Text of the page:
As a photographer, your choice of a monitor is an important one. It is easy to get caught up in the resolution and forget about other important aspects of a new display, so today I wanted to focus on the important specs to pay attention to when buying a new display for your computer.
5 Important Specs To Look For In A New Monitor
Since we are a photography site, these 5 things will be from a photographer’s perspective. Though, if you also use your monitor for other things, like watching movies or playing games, then some of these things will be more important than others.
Let’s just get this one out of the way. As a photographer, you want to be able to see as much of your image full sized as possible, and that means more resolution. 1080p displays are great for watching HD videos, but what you miss out on for photo editing is that when you are zoomed in to 100%, you are only seeing a very small portion of your image.
On a 4K display, like the Samsung 32″ I just reviewed, for example, you see 4 times as much of your image when zoomed into 100%. This makes processing your images so much easier. That is not to say you can’t do it on a 1080 display, or a 2K (1440p) display, but in general, from a photography perspective, the more resolution, the better.
2. Size & PPI
The size of your screen also plays an important role in how nice things look on your display at your chosen resolution. What this comes down to is PPI, or Pixels Per Inch, and you want this to be as high as possible so that everything looks nice and crisp. The standard measurement for screen size is the diagonal measurement, from the bottom left corner to the top right corner.
For example, on a 27″ display, a resolution of 1920×1080 gives you a PPI of 81.5; this is not a great PPI. Ideally, you want to be over 100PPI for the best desktop viewing experience. The tricky part is, most monitors don’t publish their PPI, so you have to calculate this yourself.
I have found a great tool online; just go to http://pixeldensitycalculator.com/ and enter the resolution you will be using on the monitor, and then the screen size. So in my case, 2560×1440 and 27″. Then the calculator kicks back your screen’s PPI, which in my case was 103 – just over that 100PPI minimum ideal mark.
3. sRGB and AdobeRGB Support
This is arguably the mot important part of a new display for a photographer. In general, you want a display with 100% coverage for both sRGB and AdobeRGB, but these are spendy, and in reality, not everyone needs it. So in order to prioritize a display, you need to know what color space you work in the most.
In this digital age MOST of us work in sRGB the majority of the time. This color space is most ideal for web and digital delivery of images. If you are someone who primarily puts your images online, rarely prints anything out, then you can get away with a screen with high sRGB support and a mediocre AdobeRGB support.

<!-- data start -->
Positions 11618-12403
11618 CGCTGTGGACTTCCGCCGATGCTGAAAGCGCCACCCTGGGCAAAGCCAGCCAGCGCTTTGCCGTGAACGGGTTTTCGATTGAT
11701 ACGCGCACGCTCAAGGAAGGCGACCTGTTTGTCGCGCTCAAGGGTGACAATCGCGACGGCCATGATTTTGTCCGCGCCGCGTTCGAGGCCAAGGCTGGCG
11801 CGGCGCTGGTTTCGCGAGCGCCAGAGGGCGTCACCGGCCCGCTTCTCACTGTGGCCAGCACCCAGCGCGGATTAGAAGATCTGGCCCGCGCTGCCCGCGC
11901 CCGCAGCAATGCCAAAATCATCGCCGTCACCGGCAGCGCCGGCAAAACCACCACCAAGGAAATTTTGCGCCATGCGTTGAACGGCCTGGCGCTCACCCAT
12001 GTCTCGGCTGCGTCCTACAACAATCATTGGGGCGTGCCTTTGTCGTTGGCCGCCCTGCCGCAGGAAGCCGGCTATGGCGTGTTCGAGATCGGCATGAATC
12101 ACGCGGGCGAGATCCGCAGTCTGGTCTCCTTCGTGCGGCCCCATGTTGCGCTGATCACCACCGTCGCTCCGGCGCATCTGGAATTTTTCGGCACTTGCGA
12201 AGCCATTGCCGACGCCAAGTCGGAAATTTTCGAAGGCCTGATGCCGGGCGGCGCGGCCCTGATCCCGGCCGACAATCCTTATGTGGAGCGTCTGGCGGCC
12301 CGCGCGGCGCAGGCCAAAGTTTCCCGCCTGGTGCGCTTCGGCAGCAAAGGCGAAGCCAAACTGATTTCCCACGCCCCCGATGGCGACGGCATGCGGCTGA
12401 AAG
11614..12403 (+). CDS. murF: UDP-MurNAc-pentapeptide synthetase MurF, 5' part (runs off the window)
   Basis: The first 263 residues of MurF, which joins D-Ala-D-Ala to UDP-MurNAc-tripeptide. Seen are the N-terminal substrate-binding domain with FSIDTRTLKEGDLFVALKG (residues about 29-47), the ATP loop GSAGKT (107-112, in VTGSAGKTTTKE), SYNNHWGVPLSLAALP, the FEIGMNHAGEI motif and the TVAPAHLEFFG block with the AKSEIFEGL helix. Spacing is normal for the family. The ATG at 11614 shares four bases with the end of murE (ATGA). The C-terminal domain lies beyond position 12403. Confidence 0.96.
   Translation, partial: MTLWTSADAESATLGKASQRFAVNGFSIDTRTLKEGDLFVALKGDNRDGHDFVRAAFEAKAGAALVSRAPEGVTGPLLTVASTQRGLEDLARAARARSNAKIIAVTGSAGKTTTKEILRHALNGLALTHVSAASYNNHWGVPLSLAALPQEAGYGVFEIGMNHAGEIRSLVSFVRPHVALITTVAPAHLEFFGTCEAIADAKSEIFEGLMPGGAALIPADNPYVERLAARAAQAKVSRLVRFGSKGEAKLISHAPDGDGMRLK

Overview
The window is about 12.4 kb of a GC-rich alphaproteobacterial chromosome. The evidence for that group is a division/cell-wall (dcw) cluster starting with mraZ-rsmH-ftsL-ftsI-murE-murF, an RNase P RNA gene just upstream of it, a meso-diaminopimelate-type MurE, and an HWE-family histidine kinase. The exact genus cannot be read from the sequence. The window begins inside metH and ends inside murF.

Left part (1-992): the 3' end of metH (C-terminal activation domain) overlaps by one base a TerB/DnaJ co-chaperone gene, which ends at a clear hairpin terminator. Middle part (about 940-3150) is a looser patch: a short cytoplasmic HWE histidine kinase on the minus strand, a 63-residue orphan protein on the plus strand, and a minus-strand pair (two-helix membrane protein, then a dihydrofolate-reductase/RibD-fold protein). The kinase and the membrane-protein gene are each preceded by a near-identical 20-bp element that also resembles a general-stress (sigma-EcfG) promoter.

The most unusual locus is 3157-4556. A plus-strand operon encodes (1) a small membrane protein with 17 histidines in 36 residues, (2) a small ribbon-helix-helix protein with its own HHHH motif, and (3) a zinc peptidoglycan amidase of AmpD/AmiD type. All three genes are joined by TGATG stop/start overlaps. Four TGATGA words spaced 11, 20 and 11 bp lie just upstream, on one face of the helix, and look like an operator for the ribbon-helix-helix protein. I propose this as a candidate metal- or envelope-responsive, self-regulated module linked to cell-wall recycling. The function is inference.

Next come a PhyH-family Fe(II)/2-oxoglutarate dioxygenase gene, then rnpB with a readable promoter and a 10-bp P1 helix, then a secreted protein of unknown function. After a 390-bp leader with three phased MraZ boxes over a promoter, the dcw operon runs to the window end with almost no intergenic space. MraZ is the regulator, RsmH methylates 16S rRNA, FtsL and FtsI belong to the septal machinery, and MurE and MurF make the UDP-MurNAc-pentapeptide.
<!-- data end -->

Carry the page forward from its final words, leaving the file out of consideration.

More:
If you do a lot of printing, and your lab(s) supports AdobeRGB (some just convert to sRGB) then you will want to make it a point to prioritize AdobeRGB support on your display to make sure that your images turn out as planned when printed.
4. Contrast Ratio
The contrast ratio is another important spec to consider when buying a monitor. In photography terms, think of this as the dynamic range of your monitor. This is the ratio of how bright the brightest pixels on your display can be vs the darkest they can be. In general, you want this to be as high as possible.
For example, the Samsung U32D970 had a static contrast ratio of 1000:1. This is a good number to be around. There are better contrast ratios out there, but there are much worse too.
The tricky part is that there are static contrast ratios and dynamic contrast ratios. Static contrast ratios are generally displayed as thousands (1000:1) and dynamic numbers are generally in the hundreds of thousands or millions (1,000,000:1). You want to find or pay attention to the static contrast ratio, as generally dynamic contrast ratios are lab results and are not true to what the display is capable of in the real world. Not all manufacturers display both numbers, so just know if you are seeing numbers in the hundreds of thousands or millions, it is likely the dynamic contrast ratio and you may need to do a little more digging to find the static one.
5. Viewing Angles
An important aspect of any display is the viewing angles. This governs how you perceive the image on the display from certain angles. For example, TN based display panels are known for their fast refresh rates, but poor viewing angles, meaning that if you look at the center of the screen that is a solid color and then to one of the far edges of the screen, you will notice a color shift. This is NOT good for photographers, as we want our colors to be accurate across the screen.
In general, a good viewing angle to shoot for is 178° or higher. This is also generally going to mean an IPS or IPS-like display technology. If you want to learn more about display technologies, you can read our in-depth post about IPS displays here.
Those are just 5 areas to consider when looking for a new monitor from a photographer’s perspective. If you also plan to play games or watch lots of video content then other important features will be the refresh rates and response times, but strictly from a photography perspective, those specs are not as important.
There are a lot of things to look into when buying a new monitor, so it is important to prioritize features that are important to you and what you plan on using the display for. For a photographer, the above specs should be near the top of your list when looking into new displays.
If you have any questions or want to chime in on other important specs to consider, make sure to leave a comment below!